Straube says she doesn’t feel like some students understand one effort can make a difference. Many students believe “it’s just one bottle” and if they don’t recycle, it won’t hurt anything. However, that “one bottle” turns into many bottles when many students are not recycling. In an effort to continue making progress in a green environment, Straube is working with other students to make recyling easier. “One of the projects I’m working on is to put recycling in all the buildings on campus.” Straube says. The Green Umbrella is also trying to continue Iowa State's sustainable progress by bringing awareness to the issue during their annual National Campus Sustainability Day event. Whether it’s keeping a recycling bin in your dorm or apartment, trading your trash for some extra cash or volunteering your time to clean up a part of campus, recycling doesn’t have to be a headache, and simple green efforts can truly impact the environment we live in.
DESIGN LINDSEY SWIRBUL WORDS BETHANY BENES
T | FALL '13
Crockpot Cooking As the temperatures begin to change and we slowly shift into cool weather, our eating habits usually change too. It’s no surprise we tend to order out and cook less when it gets cold. Instead of giving up, try some easy Crockpot recipes that are simple and satisfying. Ashley Mona, a junior studying culinary science and dietetics, says Crockpot cooking at home gives you complete control over the ingredients that go into your dish. Brian Smith, registered dietitian and ISU alum working for Unity Health in Des Moines, says Crockpot cooking is wonderful for soups, stewed foods and meats, which are great for those brisk winter nights!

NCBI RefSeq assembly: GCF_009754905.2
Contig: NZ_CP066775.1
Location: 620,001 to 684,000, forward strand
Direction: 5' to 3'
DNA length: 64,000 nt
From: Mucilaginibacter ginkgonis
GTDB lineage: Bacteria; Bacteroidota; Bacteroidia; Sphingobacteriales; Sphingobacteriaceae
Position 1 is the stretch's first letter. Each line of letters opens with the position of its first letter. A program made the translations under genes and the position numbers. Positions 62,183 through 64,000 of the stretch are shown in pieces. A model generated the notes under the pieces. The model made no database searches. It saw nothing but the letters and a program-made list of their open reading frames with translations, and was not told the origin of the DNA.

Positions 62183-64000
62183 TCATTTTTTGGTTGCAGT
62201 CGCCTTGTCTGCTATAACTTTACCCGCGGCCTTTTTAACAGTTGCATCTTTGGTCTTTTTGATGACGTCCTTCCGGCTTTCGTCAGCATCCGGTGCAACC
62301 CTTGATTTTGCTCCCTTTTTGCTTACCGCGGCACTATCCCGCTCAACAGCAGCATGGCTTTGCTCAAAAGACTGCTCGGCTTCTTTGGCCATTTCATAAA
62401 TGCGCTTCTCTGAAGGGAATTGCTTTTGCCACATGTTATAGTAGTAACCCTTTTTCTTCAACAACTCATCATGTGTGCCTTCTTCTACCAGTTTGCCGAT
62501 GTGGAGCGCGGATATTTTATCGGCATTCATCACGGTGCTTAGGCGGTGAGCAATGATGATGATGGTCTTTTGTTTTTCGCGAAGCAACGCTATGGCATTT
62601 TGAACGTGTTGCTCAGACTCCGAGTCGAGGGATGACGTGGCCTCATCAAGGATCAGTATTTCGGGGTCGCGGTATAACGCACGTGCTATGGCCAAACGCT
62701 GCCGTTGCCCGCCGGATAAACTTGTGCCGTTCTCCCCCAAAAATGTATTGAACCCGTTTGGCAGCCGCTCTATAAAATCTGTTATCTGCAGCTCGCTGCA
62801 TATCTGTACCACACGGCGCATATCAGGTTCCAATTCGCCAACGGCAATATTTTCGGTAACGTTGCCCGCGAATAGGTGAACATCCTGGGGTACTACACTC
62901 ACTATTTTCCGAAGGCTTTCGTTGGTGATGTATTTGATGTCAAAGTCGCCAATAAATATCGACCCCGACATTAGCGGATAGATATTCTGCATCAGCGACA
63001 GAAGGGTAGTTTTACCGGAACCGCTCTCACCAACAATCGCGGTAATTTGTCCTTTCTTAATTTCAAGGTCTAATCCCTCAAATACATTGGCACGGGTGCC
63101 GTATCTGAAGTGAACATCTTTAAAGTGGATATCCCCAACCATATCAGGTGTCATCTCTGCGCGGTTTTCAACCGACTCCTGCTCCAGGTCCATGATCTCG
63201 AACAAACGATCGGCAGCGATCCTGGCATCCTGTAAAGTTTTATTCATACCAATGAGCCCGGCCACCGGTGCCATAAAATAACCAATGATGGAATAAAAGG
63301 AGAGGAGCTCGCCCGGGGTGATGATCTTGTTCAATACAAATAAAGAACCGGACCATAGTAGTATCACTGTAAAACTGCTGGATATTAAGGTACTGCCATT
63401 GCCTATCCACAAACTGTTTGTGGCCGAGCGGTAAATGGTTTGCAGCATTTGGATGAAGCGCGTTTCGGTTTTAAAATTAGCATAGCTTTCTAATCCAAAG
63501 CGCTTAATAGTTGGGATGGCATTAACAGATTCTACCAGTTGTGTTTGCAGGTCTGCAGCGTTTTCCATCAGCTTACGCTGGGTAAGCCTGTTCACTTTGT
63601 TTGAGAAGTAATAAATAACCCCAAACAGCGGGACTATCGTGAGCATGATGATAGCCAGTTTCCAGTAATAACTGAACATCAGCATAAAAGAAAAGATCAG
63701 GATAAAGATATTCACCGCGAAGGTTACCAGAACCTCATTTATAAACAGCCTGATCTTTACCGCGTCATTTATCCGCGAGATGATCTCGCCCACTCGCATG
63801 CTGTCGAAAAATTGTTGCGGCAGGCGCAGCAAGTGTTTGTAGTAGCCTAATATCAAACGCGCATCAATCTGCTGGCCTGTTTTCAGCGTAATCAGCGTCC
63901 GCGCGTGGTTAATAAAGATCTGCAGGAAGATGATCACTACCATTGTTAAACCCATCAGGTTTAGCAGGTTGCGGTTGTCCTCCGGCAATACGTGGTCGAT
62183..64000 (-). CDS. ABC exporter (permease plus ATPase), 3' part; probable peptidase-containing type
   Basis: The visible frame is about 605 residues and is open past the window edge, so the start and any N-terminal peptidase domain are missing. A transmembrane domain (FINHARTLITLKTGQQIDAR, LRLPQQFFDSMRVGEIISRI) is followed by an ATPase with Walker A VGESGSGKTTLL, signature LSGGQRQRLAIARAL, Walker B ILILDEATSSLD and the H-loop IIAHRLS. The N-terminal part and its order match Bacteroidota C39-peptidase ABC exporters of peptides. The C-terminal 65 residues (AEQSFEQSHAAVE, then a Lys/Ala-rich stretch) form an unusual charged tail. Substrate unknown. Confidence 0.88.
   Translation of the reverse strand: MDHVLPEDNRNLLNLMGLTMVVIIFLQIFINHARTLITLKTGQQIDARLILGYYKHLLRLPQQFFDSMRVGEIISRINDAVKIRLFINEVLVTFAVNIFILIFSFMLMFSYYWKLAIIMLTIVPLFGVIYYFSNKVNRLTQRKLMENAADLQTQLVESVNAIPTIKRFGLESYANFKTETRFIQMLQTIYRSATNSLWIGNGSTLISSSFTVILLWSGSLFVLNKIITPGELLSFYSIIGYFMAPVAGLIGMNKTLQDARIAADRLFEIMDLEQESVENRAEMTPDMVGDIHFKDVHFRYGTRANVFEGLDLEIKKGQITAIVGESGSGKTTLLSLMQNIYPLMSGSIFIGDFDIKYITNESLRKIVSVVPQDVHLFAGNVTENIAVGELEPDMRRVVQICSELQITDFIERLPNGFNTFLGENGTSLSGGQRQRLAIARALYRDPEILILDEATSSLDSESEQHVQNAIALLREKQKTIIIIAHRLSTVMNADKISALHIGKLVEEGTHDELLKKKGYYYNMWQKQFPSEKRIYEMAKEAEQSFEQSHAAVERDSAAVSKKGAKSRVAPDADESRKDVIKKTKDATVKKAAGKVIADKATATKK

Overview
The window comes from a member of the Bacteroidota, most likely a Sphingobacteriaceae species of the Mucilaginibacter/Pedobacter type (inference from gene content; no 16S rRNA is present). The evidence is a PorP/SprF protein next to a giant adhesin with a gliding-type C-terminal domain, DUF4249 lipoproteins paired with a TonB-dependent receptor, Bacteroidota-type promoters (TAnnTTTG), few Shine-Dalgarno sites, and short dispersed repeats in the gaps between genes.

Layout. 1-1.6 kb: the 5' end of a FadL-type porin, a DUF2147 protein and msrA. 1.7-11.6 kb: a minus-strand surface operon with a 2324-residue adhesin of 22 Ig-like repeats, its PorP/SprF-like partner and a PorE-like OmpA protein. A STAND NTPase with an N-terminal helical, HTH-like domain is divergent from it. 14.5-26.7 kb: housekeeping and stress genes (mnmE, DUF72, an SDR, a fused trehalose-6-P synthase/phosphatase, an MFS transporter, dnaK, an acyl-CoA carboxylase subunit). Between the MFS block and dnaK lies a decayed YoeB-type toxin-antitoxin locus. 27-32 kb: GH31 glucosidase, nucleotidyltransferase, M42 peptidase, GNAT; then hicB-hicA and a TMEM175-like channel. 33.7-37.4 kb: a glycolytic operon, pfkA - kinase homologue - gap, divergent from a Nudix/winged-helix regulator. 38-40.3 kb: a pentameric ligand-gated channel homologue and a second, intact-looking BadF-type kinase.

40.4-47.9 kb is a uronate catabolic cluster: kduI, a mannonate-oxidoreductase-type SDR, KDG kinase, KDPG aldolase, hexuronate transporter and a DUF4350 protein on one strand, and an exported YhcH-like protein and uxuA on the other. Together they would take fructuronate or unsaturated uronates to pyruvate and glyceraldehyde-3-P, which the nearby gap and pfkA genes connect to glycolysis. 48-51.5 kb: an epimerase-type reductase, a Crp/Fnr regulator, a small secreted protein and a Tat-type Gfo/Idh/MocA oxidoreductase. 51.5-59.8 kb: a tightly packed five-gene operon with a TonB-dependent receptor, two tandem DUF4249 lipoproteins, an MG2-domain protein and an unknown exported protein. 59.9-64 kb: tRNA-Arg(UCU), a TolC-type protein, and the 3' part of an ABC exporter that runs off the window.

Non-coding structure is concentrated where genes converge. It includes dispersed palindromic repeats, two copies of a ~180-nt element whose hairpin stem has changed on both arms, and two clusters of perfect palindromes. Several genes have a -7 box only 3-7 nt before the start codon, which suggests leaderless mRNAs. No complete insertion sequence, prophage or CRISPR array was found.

One great recipe is Pot Roast. Mona says, “It makes a large batch and provides a complete meal, two bonuses for busy college students. This dish is a healthy option as well.”
COMPANY POT ROAST 1 (2 lbs.) BONELESS CHUCK ROAST 1 (16 oz.) PACKAGE CARROTS 1 CHOPPED ONION 16 (2 lbs.) SMALL RED POTATOES 1 PEELED RUTABAGA (OPT.) 3 PEELED PARSNIPS (OPT.) 2 CUPS WATER 1 tbsp. PEPPER 1 tbsp. SALT